(12th General Election Nomination Day statement by DAP Ipoh Timur parliamentary candidate Lim Kit Siang in Ipoh on Sunday, 24th February 2008)
This 12th general election, unlike the previous 11 general elections, is not just about the next five years but a vote about the first 50 years of Malaysian nationhood and the next 50 years!
To many Malaysians, this general election is the last hope for change and an acid test whether there is a future for the building of a democratic, competitive, multi-racial, multi-religious, secular and just nation which our forefathers pledged to build through the Merdeka “social contract”.
It will be the clincher in the decision-making of many Malaysians whether there is hope to build a democratic, just and competitive Malaysia or there will be a new exodus of braindrain of the best and brightest of Malaysians to other lands in despair at any possibility that all Malaysians, regardless of race or religion, can have an equal place under the Malaysia sun.
Most challenging of all, the March 8 general election offers a golden opportunity to halt and dismantle the four-decade Umno political hegemony which has become the greatest threat to democracy, international competitiveness and national unity in Malaysia.
Umno political hegemony has marginalized not only whole communities of ordinary Malaysians, but even the other Barisan Nasional component parties as illustrated by the ordeal of the Gerakan Wanita Chief, Datuk Tan Lian Hoe, being kicked around like a football Bukit Gantang, back to Gerakan’s Taiping seat, then to Lenggong and now Gerik.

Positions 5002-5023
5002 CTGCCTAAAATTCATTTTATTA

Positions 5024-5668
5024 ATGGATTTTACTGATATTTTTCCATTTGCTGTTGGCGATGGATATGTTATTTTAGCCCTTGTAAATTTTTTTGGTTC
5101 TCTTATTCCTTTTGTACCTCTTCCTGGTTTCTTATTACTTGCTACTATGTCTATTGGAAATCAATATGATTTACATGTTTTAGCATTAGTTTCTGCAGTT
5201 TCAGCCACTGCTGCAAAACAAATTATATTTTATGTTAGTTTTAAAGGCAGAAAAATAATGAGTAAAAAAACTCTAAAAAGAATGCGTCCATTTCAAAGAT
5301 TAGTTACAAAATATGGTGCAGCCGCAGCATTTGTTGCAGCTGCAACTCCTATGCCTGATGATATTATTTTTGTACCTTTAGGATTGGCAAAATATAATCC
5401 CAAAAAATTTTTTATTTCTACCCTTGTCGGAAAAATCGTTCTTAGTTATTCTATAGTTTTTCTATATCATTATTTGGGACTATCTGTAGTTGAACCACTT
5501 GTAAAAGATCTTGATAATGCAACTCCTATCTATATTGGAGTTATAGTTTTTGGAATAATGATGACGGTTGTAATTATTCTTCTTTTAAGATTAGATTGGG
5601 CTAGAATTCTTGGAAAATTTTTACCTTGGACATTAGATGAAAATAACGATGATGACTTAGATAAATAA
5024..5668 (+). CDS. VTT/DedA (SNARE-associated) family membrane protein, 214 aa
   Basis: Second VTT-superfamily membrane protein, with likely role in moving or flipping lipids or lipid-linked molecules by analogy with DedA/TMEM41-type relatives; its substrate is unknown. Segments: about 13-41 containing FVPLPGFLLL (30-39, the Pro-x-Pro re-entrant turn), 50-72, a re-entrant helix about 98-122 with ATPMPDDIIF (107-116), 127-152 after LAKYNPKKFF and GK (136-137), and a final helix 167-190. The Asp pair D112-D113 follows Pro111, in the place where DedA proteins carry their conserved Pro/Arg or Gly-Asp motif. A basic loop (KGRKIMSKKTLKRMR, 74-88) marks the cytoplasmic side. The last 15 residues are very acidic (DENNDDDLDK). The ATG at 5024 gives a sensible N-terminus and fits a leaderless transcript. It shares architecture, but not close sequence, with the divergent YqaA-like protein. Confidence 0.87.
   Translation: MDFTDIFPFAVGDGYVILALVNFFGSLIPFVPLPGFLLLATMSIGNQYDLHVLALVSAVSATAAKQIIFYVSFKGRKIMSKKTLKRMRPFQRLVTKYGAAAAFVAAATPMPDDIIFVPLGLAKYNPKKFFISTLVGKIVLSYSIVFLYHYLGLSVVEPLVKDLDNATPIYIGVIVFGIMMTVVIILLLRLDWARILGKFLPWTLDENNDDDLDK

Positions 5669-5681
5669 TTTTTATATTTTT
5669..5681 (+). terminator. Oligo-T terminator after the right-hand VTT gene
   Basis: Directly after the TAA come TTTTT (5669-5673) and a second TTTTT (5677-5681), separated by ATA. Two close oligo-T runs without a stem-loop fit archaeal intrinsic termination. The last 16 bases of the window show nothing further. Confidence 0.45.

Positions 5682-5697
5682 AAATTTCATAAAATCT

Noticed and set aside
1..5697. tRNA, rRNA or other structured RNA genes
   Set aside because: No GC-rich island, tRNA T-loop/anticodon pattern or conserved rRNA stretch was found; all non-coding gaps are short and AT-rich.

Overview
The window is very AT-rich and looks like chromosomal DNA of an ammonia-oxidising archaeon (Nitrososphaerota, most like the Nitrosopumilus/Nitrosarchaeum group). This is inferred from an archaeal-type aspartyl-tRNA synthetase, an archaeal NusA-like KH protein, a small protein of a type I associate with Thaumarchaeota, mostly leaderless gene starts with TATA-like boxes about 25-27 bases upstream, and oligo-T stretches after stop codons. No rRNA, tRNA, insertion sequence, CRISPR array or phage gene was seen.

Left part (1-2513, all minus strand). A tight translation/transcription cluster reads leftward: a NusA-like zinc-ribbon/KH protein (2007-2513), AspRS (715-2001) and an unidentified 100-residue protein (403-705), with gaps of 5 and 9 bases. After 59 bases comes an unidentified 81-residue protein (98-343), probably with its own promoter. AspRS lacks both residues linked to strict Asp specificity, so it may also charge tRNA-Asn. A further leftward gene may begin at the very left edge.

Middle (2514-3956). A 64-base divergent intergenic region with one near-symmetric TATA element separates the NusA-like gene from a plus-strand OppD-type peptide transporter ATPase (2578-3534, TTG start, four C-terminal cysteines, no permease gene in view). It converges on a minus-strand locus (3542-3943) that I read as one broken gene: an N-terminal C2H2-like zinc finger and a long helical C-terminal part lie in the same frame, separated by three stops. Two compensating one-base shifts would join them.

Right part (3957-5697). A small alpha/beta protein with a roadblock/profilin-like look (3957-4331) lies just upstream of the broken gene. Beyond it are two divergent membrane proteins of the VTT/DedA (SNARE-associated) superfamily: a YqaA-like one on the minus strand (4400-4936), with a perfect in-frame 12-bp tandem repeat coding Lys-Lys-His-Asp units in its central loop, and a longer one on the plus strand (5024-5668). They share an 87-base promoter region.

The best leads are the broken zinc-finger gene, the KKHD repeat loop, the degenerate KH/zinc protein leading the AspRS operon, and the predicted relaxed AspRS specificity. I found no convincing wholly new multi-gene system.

The Prime Minister Datuk Seri Abdullah Ahmad Badawi has said that none of his cabinet ministers except for his deputy Datuk Seri Najib Razak were guaranteed a cabinet position even if they won in the general election – meaning that the top leaders of MCA, Gerakan, MIC for the first time in 51 years are not assured of a Cabinet position if elected.
This the latest twist in the Barisan Nasional ‘power-sharing” and proof of greater marginalization of the other Barisan Nasional component parties because of the unchecked rise of Umno political hegemony.
The challenge on March 8 is whether history can be made to check and dismantle the Umno political hegemony, which marginalized ordinary Malays, Indians, Chinese, Kadazan-Dusun-Muruts, Ibans and indigenous people, orang Asli, by depriving the Barisan Nasional of two-thirds majority.
If DAP, PKR and PAS can each secure 25 parliamentary seats, denying BN of 75 parliamentary seats, then the beginning of the end of the umno political hegemony threatening democracy, international competitiveness and national unity would have begun.